The Enterprise Reality Ecosystem needs a strong cloud backbone and data analytics/business intelligence to support decision-making. The enterprise AR Cloud is emerging with Microsoft Azure Spatial Anchors, as well as broad AR Cloud startups like 6D.ai and Ubiquity6. So despite its early stage, there appears to be a path forward for the AR Cloud to support both smartglasses and mobile AR.
There is less clarity for the enterprise VR cloud, although some have suggested blockchain as a solution. For enterprise AR/VR data analytics/business intelligence, Digi-Capital’s AR/VR Analytics Platform launched as the first dashboard solution to service this market at Google in mid-2018.
While the largest enterprise platforms today have users in the billions (PC, mobile, Microsoft Office, etc.), enterprise AR/VR platforms need installed bases in the hundreds of thousands to millions to scale. Microsoft HoloLens 2 will reach hundreds of thousands of enterprise devices in the short term, but be highly concentrated in the company’s massive US Army contract at first.
HoloLens 2 (and eventually 3) could scale from that base to millions of devices across industries, but it might take Apple launching smartphone tethered smartglasses and bring-your-own-device demand for enterprise smartglasses installed base to reach their inflection point. Digi-Capital first forecast Apple launching in late 2020 over 3 years ago, but only Tim Cook and his inner circle really know if and when that could happen, and what it might look like.
VR’s enterprise installed base has seen individual corporate rollouts in the tens of thousands of units for training (e.g. Walmart), but still has a way to go to scale more broadly across enterprise.
Mobile AR has an enterprise installed base in the hundreds of millions today due to the ubiquity of compatible and configured devices. Again this isn’t active users, which is a much smaller number today.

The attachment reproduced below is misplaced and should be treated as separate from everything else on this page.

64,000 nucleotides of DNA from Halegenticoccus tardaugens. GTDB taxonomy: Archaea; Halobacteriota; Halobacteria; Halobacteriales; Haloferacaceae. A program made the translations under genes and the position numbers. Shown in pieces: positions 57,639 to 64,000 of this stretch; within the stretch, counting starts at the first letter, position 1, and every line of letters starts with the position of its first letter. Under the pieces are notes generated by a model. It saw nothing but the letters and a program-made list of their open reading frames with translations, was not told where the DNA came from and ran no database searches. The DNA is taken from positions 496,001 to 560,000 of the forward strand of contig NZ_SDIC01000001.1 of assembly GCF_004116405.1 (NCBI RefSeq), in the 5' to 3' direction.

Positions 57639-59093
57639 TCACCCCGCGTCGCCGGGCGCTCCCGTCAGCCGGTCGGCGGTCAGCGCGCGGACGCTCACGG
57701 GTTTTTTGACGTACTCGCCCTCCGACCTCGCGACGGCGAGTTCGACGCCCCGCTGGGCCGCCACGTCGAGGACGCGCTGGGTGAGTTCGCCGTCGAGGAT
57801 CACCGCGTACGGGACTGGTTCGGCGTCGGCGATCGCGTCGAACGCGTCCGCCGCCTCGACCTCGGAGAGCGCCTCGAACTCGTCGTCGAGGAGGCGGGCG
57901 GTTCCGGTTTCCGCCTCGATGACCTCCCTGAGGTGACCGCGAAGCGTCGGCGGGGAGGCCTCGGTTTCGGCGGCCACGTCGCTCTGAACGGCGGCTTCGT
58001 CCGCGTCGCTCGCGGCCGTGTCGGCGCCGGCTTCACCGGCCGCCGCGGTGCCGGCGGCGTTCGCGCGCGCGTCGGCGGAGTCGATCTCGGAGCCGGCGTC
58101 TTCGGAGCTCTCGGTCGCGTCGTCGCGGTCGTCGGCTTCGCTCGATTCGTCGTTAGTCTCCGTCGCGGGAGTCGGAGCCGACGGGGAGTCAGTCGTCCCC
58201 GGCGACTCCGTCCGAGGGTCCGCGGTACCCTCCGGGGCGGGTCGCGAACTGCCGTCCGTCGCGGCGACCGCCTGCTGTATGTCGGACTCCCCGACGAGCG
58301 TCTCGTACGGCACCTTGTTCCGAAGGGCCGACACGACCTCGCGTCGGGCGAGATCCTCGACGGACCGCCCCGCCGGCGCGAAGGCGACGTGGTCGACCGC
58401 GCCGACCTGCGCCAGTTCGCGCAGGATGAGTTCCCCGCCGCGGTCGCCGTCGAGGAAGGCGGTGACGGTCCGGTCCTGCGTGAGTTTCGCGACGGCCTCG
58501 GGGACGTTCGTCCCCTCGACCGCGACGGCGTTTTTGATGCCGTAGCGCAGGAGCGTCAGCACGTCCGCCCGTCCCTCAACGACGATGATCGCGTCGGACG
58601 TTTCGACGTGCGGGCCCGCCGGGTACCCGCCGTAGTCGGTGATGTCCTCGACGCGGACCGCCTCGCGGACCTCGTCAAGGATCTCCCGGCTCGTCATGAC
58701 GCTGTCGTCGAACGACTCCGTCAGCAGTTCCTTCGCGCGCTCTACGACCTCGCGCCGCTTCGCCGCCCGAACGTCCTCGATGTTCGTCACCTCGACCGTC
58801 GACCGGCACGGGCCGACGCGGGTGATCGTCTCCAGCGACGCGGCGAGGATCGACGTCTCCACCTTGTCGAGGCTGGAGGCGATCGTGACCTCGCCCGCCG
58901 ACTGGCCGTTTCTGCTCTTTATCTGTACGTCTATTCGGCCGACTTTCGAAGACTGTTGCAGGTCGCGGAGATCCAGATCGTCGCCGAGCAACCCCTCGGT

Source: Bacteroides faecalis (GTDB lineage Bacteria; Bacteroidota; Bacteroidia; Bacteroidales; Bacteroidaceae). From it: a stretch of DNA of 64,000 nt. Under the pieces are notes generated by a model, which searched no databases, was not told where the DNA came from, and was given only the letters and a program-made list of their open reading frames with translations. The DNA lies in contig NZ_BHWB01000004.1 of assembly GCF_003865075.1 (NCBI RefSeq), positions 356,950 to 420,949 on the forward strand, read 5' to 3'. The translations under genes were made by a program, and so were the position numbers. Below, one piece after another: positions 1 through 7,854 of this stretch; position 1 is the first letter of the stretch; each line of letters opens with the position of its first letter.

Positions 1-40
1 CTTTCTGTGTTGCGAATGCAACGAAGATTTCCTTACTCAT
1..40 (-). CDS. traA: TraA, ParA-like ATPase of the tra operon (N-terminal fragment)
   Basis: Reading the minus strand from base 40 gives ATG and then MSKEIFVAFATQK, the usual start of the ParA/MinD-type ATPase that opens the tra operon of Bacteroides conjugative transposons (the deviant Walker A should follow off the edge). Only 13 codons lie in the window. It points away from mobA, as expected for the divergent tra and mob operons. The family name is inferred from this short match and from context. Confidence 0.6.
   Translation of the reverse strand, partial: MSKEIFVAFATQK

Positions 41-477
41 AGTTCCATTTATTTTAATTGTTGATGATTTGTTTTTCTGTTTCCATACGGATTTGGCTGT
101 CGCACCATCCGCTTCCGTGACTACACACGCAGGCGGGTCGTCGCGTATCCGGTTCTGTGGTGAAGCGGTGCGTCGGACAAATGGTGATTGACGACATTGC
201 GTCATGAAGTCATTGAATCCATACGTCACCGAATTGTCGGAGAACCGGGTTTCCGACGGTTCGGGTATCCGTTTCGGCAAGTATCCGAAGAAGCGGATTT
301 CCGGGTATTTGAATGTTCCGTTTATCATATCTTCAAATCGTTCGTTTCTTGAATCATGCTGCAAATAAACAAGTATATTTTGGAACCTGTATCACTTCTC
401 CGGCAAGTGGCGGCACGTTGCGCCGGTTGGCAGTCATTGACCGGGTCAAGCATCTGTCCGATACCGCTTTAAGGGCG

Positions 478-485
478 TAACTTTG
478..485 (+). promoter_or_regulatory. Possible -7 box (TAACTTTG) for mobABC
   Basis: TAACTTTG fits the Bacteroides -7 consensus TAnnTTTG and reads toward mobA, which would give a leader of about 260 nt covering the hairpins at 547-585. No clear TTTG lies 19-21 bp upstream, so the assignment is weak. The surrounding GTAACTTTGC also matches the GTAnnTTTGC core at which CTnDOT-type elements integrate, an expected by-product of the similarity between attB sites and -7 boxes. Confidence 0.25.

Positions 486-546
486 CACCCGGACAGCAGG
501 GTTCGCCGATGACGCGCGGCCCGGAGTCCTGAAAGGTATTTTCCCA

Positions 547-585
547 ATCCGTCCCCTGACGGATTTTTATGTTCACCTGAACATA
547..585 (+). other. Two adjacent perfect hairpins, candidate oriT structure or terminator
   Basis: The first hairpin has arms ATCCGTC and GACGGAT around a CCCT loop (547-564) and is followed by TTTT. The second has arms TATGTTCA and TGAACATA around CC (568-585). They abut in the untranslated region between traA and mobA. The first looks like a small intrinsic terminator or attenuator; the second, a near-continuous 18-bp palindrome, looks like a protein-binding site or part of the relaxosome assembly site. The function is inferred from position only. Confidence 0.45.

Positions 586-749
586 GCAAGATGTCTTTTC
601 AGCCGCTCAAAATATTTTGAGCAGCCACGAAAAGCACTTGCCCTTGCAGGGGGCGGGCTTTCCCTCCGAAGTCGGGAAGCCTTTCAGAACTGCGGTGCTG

Enterprise tech platforms don’t just need critical use cases and apps, they need critical hardware to run on. As above, HoloLens 2 could become smartglasses’ first critical hardware, with other players competing for that title (again Magic Leap has been primarily consumer/creator focused, but is also positioning for enterprise).
VR’s high-end and mid-range headsets from HTC, Facebook/Oculus and others have been used by the enterprise community for several years now, with ultra-high-end VR headset Varjo also launching this year. iOS/Android smartphones/tablets already do most things that enterprise mobile AR users need without dedicated hardware, although rear-facing depth sensors could add functionality as they become more commonplace.
Investment is a key driver to fuel the Enterprise Reality Ecosystem, with internal corporate spend as important as VC funding of startups.
In the consumer smartglasses market, Digi-Capital’s AR/VR Analytics Platform tracked Magic Leap raising over $2.6 billion so far. In the enterprise smartglasses market, Microsoft’s internal spend on the HoloLens ecosystem could dwarf that number (note: Microsoft has not discussed a figure). This appears to be yielding results, with the company’s $480 million US Army contract the largest single contract with an enterprise customer to date.
VC investment into consumer VR has dropped dramatically in recent years, with some enterprise VR exceptions. Facebook and HTC continue to spend internally to grow their enterprise VR businesses, with some large enterprise contracts to show for it. Investment into enterprise mobile AR has been small compared to smartglasses so far.
There are strong players in specific parts of the enterprise AR/VR market, but only a handful of companies with resources and capabilities to lead across the stack (in a similar way to Apple in the broader smartphone market, not just enterprise).
For enterprise smartglasses, Microsoft’s HoloLens 2 and ecosystem look like the ones to beat in the Enterprise Reality Ecosystem. Google and Apple could challenge, but Google Glass for Enterprise is an indirect competitor in some ways, and Apple remains Sphinx-like. Magic Leap has been positioning itself too, so it will be interesting to see what it delivers.
For enterprise VR, HTC, Facebook/Oculus and Microsoft (with partners) are the contenders for full stack enterprise solutions leadership. Likewise Apple and Google for enterprise mobile AR.
Too early to tell
The Zhou Enlai quote about the French Revolution, “it is too early to tell,” is an appropriate summary of the Enterprise Reality Ecosystem today. Enterprise smartglasses, VR and mobile AR have solved parts of the puzzle, but each needs key pieces to become a true ecosystem in its own right. The focus, energy and talent focused on the challenge are formidable, so it’s going to be exciting to see where things goes from here.
(A big thank you to other great folks who helped in the research: Herb Schilling of NASA, JR Dawkins of Verizon, Jan Pflueger of Audi, Amar Dhaliwal of Atheer, Dirk Shart of Re’flekt, Marco Campanari of Hyperfair, Karl Maddix of Masters Of Pie, Florian Haspringer of Holo-Light and Daniel Seidl of Innoactive)
Tim Merel is Managing Director of Silicon Valley AR/VR adviser Digi-Capital